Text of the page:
Hydrogen power touted for emissions-reducing potential


THE ECONOMIC Research Institute for ASEAN and East Asia (ERIA) said Southeast Asia stands to benefit from hydrogen, which it said holds the potential for helping countries hit their net zero emissions targets within 30 years.

“We need hydrogen, that is (for) decarbonization and also the net zero emissions. Many OECD (Organisation for Economic Co-operation and Development) countries set the target for the net zero emissions around 2050,” ERIA Special Advisor on Energy Affairs Shigeru Kimura said during a virtual briefing Wednesday.

The Philippines stands to benefit from using hydrogen power since coal and renewable energy (RE) technologies can be used to produce it, he said. He said hydrogen can be made from coal gasification or electricity generated from renewables.

“I think (the) Philippines is a rich coal mining country so (it can use) gasification technologies with CCS (carbon capture and storage) to produce the hydrogen. It is also rich in geothermal, which is an RE. It can use electricity from geothermal to… produce the hydrogen,” Mr. Kimura said.

If the country becomes a hydrogen power producer, it can export to Japan as well as other neighboring countries, he said.

The Department of Energy (DoE) has signed a memorandum of understanding with Tokyo-based Hydrogen Technology, Inc. to explore the potential of hydrogen as a possible source of power. Earlier this year, the DoE signed a similar agreement with Australian research and development company Star Scientific Ltd.

Gerry C. Arances, executive director of environmental think tank Center for Energy, Ecology, and Development, said that while hydrogen is not among the greenhouse gases which directly contribute to the rise of global temperatures, there is “much concern” about the way it is produced.

“Hydrogen can be produced from either low-carbon or carbon-intensive electricity, but it is also a fact that today, hydrogen from renewable energy processes are minimal compared to those from fossil fuel-based ones. In Europe, where the hype around hydrogen has been around longer, only less than 0.1% of hydrogen produced is in fact ‘green’,” Mr. Arances told BusinessWorld in an e-mail.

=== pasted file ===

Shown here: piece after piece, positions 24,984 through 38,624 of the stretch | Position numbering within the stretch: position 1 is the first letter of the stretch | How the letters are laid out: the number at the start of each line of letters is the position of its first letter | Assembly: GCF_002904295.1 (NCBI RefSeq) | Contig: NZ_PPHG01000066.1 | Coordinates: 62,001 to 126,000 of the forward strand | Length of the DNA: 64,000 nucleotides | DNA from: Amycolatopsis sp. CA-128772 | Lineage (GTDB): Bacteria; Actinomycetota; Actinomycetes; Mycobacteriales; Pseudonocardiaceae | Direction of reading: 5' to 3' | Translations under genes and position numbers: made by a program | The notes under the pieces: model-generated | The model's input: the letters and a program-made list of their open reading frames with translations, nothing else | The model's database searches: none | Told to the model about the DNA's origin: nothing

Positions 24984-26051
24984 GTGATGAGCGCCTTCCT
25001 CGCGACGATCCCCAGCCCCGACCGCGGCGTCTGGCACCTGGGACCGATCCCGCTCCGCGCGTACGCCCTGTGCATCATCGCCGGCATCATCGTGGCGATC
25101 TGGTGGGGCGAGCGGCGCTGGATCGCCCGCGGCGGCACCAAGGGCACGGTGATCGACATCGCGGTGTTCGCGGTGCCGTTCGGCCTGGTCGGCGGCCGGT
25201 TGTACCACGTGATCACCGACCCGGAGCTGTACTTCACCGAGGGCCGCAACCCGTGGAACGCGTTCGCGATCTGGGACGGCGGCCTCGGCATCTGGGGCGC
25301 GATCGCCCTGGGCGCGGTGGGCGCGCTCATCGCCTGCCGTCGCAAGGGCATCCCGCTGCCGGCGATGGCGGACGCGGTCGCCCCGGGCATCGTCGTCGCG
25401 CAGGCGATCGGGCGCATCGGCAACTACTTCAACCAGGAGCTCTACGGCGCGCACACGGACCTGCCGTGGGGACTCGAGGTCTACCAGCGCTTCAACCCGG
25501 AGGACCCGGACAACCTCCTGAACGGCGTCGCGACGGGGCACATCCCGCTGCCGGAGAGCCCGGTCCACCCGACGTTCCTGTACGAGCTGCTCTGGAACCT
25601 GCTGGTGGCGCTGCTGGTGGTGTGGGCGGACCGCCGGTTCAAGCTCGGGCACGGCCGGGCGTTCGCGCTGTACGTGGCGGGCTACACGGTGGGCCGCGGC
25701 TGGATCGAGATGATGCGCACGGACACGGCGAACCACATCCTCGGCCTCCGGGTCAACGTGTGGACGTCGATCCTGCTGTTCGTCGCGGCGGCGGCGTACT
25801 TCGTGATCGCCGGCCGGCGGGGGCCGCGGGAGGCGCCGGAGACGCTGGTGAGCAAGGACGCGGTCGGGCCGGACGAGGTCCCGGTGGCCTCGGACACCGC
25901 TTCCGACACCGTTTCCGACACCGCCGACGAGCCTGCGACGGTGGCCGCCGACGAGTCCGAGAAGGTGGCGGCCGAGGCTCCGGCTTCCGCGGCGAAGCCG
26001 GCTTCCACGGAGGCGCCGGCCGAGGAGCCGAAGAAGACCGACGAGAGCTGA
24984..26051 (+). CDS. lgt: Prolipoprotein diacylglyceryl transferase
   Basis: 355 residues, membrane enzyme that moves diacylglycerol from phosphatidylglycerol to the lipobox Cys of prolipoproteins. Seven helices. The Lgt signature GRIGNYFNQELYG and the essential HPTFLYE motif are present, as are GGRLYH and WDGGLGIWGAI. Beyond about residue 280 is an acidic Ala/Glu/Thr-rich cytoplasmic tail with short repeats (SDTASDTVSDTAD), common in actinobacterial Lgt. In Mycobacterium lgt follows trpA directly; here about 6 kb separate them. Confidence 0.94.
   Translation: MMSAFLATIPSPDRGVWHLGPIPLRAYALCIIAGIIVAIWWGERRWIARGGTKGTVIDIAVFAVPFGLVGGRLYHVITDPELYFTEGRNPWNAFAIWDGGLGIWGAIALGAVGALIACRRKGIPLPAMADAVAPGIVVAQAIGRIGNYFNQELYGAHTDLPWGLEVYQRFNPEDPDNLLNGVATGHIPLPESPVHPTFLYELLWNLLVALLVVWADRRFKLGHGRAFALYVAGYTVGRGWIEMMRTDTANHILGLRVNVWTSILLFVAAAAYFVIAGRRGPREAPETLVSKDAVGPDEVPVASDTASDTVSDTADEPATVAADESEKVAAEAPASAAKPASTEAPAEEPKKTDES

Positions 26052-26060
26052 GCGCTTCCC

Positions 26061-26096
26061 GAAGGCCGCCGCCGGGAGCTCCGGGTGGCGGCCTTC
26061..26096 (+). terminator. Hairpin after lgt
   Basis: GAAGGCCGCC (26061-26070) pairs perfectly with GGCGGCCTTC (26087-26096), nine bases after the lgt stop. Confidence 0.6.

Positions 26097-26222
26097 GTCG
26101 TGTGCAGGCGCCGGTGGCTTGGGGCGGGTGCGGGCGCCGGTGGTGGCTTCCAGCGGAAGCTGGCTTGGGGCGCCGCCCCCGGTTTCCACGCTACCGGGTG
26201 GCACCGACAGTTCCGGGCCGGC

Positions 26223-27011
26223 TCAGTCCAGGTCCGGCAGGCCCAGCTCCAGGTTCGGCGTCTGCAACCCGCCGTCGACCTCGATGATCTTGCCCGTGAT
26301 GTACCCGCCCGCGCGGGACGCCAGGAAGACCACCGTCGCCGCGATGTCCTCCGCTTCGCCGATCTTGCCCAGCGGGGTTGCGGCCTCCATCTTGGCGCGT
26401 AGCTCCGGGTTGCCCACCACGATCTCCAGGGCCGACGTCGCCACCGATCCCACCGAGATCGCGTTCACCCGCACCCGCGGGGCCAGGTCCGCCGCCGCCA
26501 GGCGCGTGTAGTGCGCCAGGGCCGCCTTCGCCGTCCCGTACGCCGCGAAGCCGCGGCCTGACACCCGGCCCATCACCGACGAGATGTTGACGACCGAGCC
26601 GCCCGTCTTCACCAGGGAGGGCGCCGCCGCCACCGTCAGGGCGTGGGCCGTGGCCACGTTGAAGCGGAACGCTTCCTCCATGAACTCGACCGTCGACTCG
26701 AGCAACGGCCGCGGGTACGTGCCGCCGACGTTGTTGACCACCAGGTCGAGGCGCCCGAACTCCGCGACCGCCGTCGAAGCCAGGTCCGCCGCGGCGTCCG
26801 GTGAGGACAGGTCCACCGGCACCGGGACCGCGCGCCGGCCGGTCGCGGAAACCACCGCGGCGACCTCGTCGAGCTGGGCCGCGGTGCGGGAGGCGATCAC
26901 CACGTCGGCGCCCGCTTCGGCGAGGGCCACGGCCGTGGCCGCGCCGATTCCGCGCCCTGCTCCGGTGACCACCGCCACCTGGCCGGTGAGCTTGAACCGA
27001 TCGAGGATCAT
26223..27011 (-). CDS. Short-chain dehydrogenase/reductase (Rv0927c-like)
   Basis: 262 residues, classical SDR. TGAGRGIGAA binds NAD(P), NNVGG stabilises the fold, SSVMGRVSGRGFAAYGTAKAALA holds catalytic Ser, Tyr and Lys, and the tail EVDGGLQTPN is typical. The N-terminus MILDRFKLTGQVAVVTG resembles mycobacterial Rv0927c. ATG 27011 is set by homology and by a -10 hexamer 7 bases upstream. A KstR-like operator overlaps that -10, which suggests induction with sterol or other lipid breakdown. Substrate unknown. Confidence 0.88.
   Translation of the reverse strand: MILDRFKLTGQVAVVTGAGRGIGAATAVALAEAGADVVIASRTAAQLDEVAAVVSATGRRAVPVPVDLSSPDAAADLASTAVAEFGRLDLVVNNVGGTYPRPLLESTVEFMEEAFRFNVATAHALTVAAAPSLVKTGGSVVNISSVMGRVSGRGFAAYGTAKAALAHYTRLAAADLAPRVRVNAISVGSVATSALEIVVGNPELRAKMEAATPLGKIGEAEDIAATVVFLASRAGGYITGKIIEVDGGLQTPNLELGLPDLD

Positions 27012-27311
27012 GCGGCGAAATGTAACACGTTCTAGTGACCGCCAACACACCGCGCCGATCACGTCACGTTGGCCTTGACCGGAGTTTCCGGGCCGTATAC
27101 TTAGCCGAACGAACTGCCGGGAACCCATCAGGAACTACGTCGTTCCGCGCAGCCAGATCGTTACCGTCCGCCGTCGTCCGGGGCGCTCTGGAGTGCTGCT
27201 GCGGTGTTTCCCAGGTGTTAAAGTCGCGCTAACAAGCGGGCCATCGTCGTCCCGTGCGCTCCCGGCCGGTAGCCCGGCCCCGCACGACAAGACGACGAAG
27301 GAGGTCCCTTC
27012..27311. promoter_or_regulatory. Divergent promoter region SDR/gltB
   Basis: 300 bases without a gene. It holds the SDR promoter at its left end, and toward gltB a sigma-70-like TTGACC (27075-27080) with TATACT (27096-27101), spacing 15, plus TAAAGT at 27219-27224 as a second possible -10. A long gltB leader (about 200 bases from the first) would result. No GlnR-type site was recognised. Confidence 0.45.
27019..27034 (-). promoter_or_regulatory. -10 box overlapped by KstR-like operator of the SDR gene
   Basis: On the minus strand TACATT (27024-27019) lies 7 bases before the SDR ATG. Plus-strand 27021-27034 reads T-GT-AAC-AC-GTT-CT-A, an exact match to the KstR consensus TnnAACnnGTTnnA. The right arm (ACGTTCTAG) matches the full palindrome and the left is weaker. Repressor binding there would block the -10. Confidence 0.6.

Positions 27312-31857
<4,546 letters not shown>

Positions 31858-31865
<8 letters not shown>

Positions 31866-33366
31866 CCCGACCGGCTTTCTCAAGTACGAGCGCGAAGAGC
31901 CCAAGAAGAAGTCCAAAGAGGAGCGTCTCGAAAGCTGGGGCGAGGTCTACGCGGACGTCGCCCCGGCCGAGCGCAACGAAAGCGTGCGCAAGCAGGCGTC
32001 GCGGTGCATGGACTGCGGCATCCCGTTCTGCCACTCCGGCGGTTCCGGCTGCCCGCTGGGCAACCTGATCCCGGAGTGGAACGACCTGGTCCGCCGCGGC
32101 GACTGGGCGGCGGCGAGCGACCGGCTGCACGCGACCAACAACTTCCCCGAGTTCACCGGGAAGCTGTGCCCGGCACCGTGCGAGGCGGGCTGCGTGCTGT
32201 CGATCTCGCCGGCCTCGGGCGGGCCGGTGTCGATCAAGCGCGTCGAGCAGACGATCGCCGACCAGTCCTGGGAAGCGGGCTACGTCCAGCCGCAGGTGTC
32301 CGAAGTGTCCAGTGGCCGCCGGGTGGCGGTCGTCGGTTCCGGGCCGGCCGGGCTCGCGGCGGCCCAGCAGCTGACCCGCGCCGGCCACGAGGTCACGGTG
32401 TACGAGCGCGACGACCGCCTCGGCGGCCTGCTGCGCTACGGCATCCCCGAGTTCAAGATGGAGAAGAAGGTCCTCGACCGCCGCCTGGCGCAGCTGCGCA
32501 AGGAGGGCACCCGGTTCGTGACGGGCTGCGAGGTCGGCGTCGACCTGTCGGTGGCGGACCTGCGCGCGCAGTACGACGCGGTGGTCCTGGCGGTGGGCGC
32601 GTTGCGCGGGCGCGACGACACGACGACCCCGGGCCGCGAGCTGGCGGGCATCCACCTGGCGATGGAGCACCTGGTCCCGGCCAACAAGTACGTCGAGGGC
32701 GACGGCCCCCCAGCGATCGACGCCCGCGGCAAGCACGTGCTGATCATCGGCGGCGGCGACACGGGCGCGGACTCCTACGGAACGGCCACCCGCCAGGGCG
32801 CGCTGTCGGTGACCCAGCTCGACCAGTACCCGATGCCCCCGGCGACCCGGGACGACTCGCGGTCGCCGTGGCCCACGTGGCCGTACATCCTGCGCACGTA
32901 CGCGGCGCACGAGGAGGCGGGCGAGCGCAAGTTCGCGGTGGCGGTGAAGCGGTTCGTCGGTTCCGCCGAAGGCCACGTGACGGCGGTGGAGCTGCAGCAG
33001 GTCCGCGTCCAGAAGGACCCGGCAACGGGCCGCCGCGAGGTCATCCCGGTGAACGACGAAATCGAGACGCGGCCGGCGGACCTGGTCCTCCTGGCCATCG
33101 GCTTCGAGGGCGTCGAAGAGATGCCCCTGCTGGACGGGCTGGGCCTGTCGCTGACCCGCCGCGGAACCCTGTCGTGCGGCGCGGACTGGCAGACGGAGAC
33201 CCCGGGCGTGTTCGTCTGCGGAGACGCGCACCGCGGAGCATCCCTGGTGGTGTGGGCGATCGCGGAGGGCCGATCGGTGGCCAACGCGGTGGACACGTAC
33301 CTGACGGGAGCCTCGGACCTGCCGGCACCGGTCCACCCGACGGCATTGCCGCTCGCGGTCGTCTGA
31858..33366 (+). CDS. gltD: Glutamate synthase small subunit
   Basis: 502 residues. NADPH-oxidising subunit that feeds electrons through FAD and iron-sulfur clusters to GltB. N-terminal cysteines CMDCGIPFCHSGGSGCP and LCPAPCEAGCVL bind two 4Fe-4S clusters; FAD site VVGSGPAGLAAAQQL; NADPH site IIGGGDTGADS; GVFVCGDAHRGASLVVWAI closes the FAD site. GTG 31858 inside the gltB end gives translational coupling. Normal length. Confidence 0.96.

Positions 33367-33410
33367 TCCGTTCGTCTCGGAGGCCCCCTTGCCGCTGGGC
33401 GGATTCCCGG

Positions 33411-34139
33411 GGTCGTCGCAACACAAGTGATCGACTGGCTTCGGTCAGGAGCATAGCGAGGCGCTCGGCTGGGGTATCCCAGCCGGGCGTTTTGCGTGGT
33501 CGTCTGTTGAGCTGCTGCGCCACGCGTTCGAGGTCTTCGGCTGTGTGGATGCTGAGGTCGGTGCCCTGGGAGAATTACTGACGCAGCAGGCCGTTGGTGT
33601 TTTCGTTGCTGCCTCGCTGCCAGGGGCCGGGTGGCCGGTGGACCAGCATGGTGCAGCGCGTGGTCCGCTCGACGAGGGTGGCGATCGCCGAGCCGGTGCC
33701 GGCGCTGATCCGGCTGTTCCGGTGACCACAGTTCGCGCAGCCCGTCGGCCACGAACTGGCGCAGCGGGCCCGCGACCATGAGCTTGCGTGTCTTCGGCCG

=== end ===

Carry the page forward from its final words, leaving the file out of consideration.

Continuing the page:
He said the DoE needs to address the climate crisis by focusing on tapping into the country’s potential for renewables.

“We do not have the luxury to devote years pursuing technology that may or may not be a solution, especially when it provides fossil fuel industries (a) reason to operate as usual and even expand… Hydrogen is but another deviation from tapping this vast RE potential and pursuing 100% renewable power systems in the Philippines,” Mr. Arances said.

Public policy think tank Infrawatch said the government should support any technology which can help the country wean itself from fossil fuels but hydrogen technology should be further examined to see if it can contribute to carbon neutrality.

Infrawatch Convenor Terry L. Ridon said price should also be considered a factor.

“Due to prohibitive costs, there are only 20 CCUS (carbon capture, usage and storage) projects operating commercially around the world, which is certainly not enough to tackle the global climate crisis,” he told BusinessWorld in an e-mail on Wednesday. CCUS technology extracts hydrogen from fossil fuels.

He added that hydrogen produced from RE sources is even more “cost-prohibitive.”

“There are no large-scale power plants utilizing green hydrogen to power cities due to the high costs of electrolyzer technology,” Mr. Ridon said. If hydrogen producers cannot compete with other technologies, the Philippine market will have a difficult time adopting it, he said. — Angelica Y. Yang